Shell has stopped accepting payments authorised by Chip and PIN at 600 of 1,000 UK petrol stations following the discovery of a systematic fraud that resulted in the theft of an estimated £1m from customer accounts.
By John Leyden for The Register.
This article has been reproduced with permission.
Eight unnamed people have been arrested in the UK on suspicion of involvement in the scam, the BBC reports.
The mechanism of the alleged fraud, which is being investigated by the Metropolitan Police cheque and plastic crime unit, remains unclear. The Association of Payment Clearing Services, the UK banking organisation leading the introduction of Chip and PIN, said that it was confident the problem applied only to Shell and did not impact of the integrity of the payment method more generally.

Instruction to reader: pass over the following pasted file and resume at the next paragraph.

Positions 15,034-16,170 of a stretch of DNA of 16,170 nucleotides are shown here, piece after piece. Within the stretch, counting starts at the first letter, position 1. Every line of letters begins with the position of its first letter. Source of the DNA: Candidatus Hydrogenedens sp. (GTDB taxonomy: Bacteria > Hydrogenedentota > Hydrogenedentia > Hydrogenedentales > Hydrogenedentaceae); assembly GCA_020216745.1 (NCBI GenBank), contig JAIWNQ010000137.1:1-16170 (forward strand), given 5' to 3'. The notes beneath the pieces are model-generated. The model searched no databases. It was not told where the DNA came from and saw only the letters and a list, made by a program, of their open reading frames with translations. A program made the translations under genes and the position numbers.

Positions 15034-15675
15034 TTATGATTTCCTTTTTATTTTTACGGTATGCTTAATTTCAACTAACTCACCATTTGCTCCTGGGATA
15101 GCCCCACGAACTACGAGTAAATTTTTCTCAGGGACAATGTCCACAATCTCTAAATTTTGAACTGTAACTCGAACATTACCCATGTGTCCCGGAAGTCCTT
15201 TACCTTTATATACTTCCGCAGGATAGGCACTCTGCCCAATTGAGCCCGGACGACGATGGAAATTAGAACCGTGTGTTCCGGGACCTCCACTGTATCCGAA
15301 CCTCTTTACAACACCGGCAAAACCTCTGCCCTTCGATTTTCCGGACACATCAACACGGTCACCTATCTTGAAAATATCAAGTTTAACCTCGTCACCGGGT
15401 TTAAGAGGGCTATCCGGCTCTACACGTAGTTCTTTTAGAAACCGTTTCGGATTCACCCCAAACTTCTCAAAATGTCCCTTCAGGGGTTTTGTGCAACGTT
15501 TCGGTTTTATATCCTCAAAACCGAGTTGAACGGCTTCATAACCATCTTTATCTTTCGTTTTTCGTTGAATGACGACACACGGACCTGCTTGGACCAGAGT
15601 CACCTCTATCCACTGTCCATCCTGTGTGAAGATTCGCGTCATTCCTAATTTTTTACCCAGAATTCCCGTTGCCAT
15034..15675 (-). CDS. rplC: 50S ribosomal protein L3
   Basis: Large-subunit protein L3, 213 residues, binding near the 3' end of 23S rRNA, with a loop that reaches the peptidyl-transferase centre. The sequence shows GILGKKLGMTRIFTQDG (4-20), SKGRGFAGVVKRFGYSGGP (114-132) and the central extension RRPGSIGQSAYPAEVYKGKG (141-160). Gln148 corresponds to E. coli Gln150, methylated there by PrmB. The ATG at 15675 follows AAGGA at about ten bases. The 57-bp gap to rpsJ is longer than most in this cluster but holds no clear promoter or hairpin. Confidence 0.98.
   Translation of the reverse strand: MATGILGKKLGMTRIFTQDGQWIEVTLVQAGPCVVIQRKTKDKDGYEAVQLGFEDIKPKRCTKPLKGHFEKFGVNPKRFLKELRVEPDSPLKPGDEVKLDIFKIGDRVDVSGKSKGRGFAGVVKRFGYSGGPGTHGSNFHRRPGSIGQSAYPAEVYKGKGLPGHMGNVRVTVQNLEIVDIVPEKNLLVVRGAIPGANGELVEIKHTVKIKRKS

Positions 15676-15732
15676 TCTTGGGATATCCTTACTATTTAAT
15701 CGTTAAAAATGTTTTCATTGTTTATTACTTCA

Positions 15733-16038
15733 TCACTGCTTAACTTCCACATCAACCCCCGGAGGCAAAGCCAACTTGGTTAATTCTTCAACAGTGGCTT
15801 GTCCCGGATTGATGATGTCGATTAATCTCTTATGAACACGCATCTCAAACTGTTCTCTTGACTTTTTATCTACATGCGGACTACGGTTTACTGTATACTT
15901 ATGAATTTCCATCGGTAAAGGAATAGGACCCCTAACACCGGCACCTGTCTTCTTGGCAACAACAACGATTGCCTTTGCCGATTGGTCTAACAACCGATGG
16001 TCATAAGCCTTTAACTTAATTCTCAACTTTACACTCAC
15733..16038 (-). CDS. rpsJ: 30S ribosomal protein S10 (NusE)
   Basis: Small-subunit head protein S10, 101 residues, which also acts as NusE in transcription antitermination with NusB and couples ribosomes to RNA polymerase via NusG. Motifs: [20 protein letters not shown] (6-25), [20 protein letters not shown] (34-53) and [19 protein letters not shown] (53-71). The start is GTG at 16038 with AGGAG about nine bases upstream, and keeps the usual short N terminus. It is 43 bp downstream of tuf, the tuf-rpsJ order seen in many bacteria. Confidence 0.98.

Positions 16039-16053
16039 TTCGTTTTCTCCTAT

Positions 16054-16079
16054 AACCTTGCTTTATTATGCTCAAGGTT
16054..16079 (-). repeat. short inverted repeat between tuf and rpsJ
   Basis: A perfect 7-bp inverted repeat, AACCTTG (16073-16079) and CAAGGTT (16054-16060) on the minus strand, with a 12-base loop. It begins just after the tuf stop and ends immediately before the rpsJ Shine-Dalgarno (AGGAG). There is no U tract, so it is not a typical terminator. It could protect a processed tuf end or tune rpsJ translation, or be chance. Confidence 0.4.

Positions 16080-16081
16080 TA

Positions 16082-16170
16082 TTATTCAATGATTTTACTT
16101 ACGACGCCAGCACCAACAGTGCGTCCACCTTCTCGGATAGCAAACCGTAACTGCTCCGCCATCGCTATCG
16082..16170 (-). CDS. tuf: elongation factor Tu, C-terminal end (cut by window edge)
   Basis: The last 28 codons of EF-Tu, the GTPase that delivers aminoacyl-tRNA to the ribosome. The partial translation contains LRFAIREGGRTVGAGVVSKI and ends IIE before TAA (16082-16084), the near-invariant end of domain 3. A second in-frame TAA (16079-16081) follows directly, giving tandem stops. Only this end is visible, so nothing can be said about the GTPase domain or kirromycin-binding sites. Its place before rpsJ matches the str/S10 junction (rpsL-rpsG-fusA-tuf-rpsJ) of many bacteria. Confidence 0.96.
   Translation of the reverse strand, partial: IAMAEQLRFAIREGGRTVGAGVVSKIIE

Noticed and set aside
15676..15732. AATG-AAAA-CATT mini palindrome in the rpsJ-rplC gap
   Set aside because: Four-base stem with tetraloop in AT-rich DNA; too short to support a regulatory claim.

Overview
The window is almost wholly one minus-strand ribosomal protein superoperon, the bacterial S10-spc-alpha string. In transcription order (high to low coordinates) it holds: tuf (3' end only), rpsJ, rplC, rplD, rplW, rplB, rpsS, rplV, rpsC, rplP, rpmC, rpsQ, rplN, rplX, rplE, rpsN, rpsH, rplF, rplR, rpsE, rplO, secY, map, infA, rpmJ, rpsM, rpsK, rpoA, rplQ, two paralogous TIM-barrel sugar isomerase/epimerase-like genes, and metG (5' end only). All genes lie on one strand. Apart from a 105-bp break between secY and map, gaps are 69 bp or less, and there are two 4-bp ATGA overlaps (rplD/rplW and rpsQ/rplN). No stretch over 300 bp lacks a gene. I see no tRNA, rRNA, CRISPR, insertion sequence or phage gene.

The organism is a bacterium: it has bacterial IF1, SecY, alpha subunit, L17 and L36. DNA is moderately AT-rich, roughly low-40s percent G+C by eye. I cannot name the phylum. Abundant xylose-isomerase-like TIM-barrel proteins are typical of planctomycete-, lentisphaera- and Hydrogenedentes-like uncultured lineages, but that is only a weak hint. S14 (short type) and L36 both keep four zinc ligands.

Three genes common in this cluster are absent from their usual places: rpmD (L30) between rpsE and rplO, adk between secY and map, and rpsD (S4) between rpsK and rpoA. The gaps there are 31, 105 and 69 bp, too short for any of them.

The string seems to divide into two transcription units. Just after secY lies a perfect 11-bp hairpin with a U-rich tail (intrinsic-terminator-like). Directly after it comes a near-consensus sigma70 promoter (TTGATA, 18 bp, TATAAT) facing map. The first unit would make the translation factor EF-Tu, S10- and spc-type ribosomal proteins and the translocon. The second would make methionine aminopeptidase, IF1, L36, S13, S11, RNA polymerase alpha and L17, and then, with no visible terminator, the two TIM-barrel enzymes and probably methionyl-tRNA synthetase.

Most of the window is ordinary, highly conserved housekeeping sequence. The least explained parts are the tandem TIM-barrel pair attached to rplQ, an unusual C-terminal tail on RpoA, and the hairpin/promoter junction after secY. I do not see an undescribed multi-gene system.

Shell said the suspension of Chip and PIN in its UK-owned service stations was a temporary precaution. It has reverted to authorising debit and credit card purchases by signature at these outlets. Around 400 Shell petrol stations run on a franchise, and therefore not directly owned by Shell, are continuing to accept Chip and PIN. Shell hopes to act quickly in order to reintroduce the payment method across all its UK petrol stations.
"We will reintroduce chip-and-pin as soon as it is possible, following consultation with the terminal manufacturer, card companies and the relevant authorities," a Shell spokeswoman told the BBC